Sayeh was named Liberia’s finance minister in January 2006, becoming the second woman in the country’s history to serve in that role; the first was Ellen Johnson-Sirleaf, Liberia’s current president. Sayeh previously served for 17 years at the World Bank, directing programs in Benin, Niger and Togo and working on public finance management and civil service reform in Pakistan.

Sayeh is a graduate of Swarthmore College and holds a Ph.D. in international development and economics from Tufts University. Her lecture is sponsored by the Woodrow Wilson School of Public and International Affairs.

Innovation Forum to feature Princeton researchers’ early business ventures

About a dozen Princeton scientists and engineers will talk about their early-stage entrepreneurial ventures at an Innovation Forum from 5:30 to 7:30 p.m. Wednesday, April 9, in 101 Friend Center.

Researchers will give short presentations describing commercially ripe ventures that spring from Princeton’s science and engineering laboratories. Among the presenters will be Jeffry Stock, professor of molecular biology, and his brother, Gregory Stock, the chief executive officer of Signum BioSciences, a company that applies the tools of molecular biochemistry to treat diseases such as Alzheimer’s and Parkinson’s.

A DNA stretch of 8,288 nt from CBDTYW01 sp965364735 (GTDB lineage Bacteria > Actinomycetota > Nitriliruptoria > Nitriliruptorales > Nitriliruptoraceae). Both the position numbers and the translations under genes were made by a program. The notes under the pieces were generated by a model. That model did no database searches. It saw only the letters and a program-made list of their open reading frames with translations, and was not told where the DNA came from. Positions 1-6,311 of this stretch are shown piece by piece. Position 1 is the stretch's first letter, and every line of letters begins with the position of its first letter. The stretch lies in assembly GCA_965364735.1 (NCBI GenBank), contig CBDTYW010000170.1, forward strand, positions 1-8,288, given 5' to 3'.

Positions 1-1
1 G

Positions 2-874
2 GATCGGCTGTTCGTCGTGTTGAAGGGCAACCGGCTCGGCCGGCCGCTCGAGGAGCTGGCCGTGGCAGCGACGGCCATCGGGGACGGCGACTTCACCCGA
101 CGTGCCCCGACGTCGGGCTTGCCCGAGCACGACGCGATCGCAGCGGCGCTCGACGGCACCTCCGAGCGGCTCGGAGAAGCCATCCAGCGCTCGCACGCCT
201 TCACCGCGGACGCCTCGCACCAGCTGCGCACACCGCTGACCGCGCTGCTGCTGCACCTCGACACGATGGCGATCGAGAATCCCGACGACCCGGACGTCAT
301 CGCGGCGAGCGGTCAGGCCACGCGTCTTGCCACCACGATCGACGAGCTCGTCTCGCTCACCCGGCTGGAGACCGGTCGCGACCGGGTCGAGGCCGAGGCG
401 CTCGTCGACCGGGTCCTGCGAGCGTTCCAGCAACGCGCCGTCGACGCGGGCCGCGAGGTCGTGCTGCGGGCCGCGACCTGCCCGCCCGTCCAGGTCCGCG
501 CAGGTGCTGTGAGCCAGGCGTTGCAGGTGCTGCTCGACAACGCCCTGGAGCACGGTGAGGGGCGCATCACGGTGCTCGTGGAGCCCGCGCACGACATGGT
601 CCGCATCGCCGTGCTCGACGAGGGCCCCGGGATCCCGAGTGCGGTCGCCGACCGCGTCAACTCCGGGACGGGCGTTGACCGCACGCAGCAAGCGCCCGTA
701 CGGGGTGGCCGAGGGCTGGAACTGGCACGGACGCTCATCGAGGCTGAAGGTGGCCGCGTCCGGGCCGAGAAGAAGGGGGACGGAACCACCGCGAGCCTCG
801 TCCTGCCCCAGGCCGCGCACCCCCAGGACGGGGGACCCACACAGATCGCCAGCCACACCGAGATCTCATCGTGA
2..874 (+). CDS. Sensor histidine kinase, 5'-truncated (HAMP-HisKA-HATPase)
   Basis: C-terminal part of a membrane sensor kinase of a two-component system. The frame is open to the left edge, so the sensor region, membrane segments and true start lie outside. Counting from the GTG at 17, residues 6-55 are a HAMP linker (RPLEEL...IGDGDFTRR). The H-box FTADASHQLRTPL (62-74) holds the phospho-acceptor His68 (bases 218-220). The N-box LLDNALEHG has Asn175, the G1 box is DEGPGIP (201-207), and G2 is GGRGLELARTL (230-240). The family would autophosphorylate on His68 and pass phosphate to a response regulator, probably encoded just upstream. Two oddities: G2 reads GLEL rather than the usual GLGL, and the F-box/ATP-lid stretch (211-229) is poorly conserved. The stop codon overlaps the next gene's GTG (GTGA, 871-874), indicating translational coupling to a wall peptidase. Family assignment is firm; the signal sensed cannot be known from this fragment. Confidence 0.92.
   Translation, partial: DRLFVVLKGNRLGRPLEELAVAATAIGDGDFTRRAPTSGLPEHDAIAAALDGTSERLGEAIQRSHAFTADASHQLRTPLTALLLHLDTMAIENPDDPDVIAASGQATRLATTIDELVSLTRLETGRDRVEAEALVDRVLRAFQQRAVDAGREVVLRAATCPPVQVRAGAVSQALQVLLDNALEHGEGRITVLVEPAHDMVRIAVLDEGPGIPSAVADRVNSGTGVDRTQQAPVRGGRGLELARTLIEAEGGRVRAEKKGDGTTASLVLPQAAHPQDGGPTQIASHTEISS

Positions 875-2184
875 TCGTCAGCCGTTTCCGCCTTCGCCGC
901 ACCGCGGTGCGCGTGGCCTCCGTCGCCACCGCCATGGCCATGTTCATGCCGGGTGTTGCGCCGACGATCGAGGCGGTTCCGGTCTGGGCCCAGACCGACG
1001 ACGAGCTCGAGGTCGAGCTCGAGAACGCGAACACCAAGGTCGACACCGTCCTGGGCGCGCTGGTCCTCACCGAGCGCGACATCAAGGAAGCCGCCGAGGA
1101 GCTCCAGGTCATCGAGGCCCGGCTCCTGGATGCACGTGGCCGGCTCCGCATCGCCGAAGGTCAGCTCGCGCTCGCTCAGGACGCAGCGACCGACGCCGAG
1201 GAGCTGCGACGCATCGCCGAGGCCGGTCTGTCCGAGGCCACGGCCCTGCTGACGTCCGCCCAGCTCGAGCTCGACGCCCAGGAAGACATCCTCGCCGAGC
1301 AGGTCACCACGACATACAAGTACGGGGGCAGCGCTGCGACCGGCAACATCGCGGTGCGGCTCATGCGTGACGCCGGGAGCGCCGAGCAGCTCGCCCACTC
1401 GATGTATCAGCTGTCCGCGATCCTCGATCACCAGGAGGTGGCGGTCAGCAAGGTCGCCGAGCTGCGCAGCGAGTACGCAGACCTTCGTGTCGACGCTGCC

At a reception following the event, forum presenters will be on hand to answer questions about their ventures and display posters that graphically explain their work.

The event is sponsored by Prince-ton’s Center for Innovation in Engineering Education, the Jumpstart New Jersey Angel Network, the University’s Office of Technology Licensing and the law firm of Morgan, Lewis & Bockius LLP.

The event is free to the public, but registration is requested. To register, contact Stephanie Landers at

Shteyngart, Moody to read from work

Fiction writers Gary Shteyngart and Rick Moody will read from their work at 4:30 p.m. Wednesday, April 9, in the Stewart Film Theater, 185 Nassau St.

Shteyngart is a visiting lecturer in the Council of the Humanities and the Program in Creative Writing in the Lewis Center for the Arts. He is the author of the novels “The Russian Debutante’s Handbook” and “Absurdistan.”

Moody’s 1994 novel “The Ice Storm” was adapted into a feature film directed by Ang Lee. His other works include the novels “Garden State,” “The Diviners” and “Purple America” and his memoir, “The Black Veil: A Memoir with Digressions.”

The event is part of the Althea Clark Ward Reading Series sponsored by the Program in Creative Writing.

Novelist Díaz to discuss his work

Award-winning novelist Junot Díaz will speak about his work at 7 p.m. Wednesday, April 9, in 101 McCormick Hall.

The title of the discussion, “Dominican Tolkiens: Diasporic Nerdiness and the Quest for the Divine,” refers to Díaz’s latest novel, “The Brief Wondrous Life of Oscar Wao,” the story of an aspiring science fiction writer who hopes to become the Dominican version of J.R.R. Tolkien.

Díaz will be joined by Albert Raboteau, Princeton’s Henry W. Putnam Professor of Religion, and Emily Raboteau, an assistant professor of English at the City College of New York.